ISC Echoes to build a fire question and answers Man’s rationality against dog’s instinct in “To Build a Fire”


To build a Fire : by Jack London

Question:  The man’s rationality proved to be useless against the Klondike’s wilderness whereas the dog’s instinct helped him survive. Discuss with reference to the short story ‘To Build a Fire’.

Answer :  ‘To Build a Fire’ written by Jack London is a story of an unnamed man and a dog in Klondike region of north western Canada.

      The story moves with the man’s movement towards his death as he vainly attempt to travel across the Yukon trail in temperature dropping to seventy five degrees below zero.

   The dog, an inhabitant of natural surroundings, on the other hand survives. The story tells that at times human brain and technology is not as useful as the dog’s intuitive, ancestral understanding of how to stay alive in very cold weather.

   The man was calculative. He was a man of reason. At ten O’clock, he reached Henderson Creek. Since he was covering four miles an hour, according to his calculations, he would have reached the forks at half – past twelve. The only thing he gave importance to was his reasonable calculations.  Not for a second, he was guided by his instinct.

    The man was “keenly observant”. He noticed the changes in the creek, the curves and the bends. He was always careful about where  he placed his feet. He knew that there were streams that
 ” ran along under the snow and on top of the ice of the creek.”
  He knew “They were traps ” as even in the coldest weather these streams were never frozen .

     The man was “without imagination” he underestimated the nature. The man was a newcomer to the Yukon region, he could not imagine how dangerous could be a cold weather in Klondike region.

    Without paying heed to the old timer’s advice that ” no man must travel alone in the Klondike after fifty below” he decided to travel alone in Yukon wilderness in extremely low temperature. This did not ” lead him to meditate upon his frailty as a creature of temperature.”

      He only consider it as cold –  a mere inconvenience. He believed that harsh Klondike’s winter could be easily taken care of by the use of mittens, ear- flaps, warm moccasins and thick socks.

     It was the man’s hubris that resulted in his room. He was sure of his abilities to reach the camp safely in time. He was too proud of human beings capabilities. He relied on technology and information gained from others, on logic and on tools ( matches and knife). This scientific or rational knowledge clouded the man’s instinctual knowledge and gave him confidence that he can overpower the nature by his capabilities.

    Because of this confidence, he ignored the dog’s instinctual knowledge that the weather is too cold to travel safely.

     This way the man was presented as separate from nature and distinct from his biological instinct for survival because he understand the world scientifically rather than instinctually.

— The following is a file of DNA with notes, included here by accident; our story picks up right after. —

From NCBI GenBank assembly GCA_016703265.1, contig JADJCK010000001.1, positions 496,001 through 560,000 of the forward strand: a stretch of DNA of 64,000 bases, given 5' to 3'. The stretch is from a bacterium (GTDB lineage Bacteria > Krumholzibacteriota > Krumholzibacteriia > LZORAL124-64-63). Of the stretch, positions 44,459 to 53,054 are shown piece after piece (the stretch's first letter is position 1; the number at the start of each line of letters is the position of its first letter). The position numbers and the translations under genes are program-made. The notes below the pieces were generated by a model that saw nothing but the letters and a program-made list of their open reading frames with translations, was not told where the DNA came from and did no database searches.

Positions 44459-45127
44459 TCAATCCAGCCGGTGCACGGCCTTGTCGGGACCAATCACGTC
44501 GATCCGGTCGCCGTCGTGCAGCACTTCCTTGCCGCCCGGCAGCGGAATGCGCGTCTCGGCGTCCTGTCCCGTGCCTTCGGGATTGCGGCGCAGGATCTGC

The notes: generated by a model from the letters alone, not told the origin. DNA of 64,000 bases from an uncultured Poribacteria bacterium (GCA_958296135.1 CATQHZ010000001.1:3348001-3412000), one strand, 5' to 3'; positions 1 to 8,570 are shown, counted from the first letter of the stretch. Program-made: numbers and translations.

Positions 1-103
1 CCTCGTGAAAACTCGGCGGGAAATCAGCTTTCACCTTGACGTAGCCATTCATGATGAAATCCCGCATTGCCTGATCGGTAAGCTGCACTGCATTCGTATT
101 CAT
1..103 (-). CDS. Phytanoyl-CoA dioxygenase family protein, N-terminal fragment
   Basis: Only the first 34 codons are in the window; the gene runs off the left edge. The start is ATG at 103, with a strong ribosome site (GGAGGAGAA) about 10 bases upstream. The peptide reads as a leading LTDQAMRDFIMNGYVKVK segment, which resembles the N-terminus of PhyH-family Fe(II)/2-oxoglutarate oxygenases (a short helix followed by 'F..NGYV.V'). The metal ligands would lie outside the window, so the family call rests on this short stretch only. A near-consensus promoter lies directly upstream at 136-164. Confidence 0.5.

On the other hand the dog was a big  native husky dog, who was more or less a part of natural surroundings. The dog realised the danger of travelling in tremendous cold.

  “Its instinct told it a truer tale than was told to the man by the man’s judgement”.
      The dog though was a wolf dog, a half wild, thus closer to nature felt depressed by the cold.

  The dog was motivated by instinct. The dog’s ancestors were aware of what  harm the cold could do and the dog ” had inherited the knowledge “. 

     The dog longed for a fire and expected the man to go to the camp and seek fire.
     When the dog fell into a trap he knew what  to do. He ” made quick efforts to lick the ice off its legs.”   and      ” bite out the ice that formed between the toes”.

         When the man wanted to kill it, the dog instinct saved it as a result, it “sidled away” from the man.

    The man tried to use reason to get him past his difficulties but human rationality proved to be helpless against the Klondike’s “killing landscape”.

      The story presents the best example for Charles Darwin’s theory of ‘Survival of the fittest’  which proposes the idea that a species best adapted to its environment will be more likely survive than another species that is not so well adapted.

     The man was efficient, stronger, presumably smarter than the dog, yet the man was afflicted with hubris and thus he failed to overcome nature.

     The man and the dog both were required to battle nature to succeed but nature in the form of extreme cold defeated the man and he slowly froze to death.

   The man could not survive without fire the dog could. The dog was much closer to its ancestral way of being than the man was.  It appreciated technology like fire, but it was not a necessity for its survival.

        The man had lost the instinct that sustained the dog in Yukon region. The man ” felt a great surge of envy” on seeing the creature that was warm and secure in its natural covering. The man was not fit to survive in the cold, but the dog who seemed to be a lower animal, could stay alive.
       When the man met his end, the dog was concerned about its own survival. As soon as the dog sensed death, it moved in the direction of the camp where it would be given food and shelter.

      Its instinct were more powerful than the man’s intelligence in that setting and indeed the dog was the fittest to survive

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